The purpose of creating a Business Challenges is to help you reach your goals. It helps you to:

  • Do innovative thinking. Ambitious goals require that you step back and think: "What would it take to reach this goal?"

  • Focus. Challenges help you make sure you work towards the right goals—usually, fewer things.

  • Align. Targets might have implications for product roadmap decisions - that's good to know in advance.

  • Accountability. Track progress towards the goal weekly.

For example:

Your company-wide goal is to become the market leader. As part of the strategy, your objective is to “Reduce churn from 10% to 5%."

With the challenge defined, you can now start looking for ways to resolve the challenge. The challenge helps you to work customer-centric. Questions and specific customer groups (more on Customer Persona here) arise and help you understand things from your customers' perspective.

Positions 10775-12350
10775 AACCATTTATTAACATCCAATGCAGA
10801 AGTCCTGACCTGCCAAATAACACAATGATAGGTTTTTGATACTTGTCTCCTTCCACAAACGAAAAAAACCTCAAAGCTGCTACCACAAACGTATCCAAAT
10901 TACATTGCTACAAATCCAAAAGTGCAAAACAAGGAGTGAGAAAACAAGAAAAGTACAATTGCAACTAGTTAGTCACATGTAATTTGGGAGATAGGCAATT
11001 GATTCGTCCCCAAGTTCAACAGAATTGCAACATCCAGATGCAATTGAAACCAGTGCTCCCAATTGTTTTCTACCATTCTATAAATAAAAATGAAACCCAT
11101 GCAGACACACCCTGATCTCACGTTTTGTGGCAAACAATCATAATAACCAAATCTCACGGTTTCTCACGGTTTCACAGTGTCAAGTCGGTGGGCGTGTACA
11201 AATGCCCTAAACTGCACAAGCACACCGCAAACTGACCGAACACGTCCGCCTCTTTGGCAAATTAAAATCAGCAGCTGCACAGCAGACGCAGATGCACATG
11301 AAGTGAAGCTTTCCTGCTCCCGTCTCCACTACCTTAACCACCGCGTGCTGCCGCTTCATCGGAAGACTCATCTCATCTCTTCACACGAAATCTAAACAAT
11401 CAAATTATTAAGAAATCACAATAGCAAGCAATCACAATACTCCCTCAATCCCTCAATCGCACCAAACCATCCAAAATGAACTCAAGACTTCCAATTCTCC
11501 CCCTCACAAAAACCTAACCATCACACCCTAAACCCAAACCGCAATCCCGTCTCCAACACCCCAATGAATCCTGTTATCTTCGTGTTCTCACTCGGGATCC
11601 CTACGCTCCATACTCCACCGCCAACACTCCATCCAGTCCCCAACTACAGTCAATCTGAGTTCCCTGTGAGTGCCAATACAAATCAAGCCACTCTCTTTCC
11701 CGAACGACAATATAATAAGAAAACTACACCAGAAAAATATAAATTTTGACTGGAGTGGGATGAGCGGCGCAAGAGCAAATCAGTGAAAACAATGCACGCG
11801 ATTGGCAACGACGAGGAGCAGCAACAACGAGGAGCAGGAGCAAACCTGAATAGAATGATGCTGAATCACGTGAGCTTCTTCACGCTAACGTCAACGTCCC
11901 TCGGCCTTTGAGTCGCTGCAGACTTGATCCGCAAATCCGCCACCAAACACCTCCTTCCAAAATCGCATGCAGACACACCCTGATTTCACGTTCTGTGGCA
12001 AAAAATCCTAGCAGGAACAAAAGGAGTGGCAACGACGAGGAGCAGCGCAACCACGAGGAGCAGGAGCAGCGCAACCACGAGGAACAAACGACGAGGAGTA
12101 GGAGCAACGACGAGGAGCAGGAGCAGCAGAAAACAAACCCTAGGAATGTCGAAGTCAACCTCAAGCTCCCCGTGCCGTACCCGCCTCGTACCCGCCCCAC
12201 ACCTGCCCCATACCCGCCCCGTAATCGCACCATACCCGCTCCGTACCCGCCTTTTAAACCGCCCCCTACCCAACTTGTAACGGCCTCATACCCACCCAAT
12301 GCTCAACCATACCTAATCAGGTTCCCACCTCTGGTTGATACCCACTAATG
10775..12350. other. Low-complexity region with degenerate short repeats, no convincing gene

Questions that will automatically popup are:

  • Why are people churning? Can we find patterns?

  • What do they do before leaving us?

  • What can we do better, so people stay?

  • Are they going to someone else after leaving?

A great way to find the real problems from the customer's perspective is by mapping their journeys. Once you know how your Customer Journey relates to the business challenge, you can prioritize that particular customer problem to solve your business challenge.

Tips for writing a good Business Challenge:

  • Less is more. Challenges are not a laundry list of all the things you need to do, but specifies priorities.

  • Tie your business challenge directly to our company-wide goals. Give team members a clear line of sight from their work to company goals.

  • Challenges are clear, aspirational, and measurable.

  • Include team members in the process.

  • Be audacious. If our goals aren't big, then the results won't be either.

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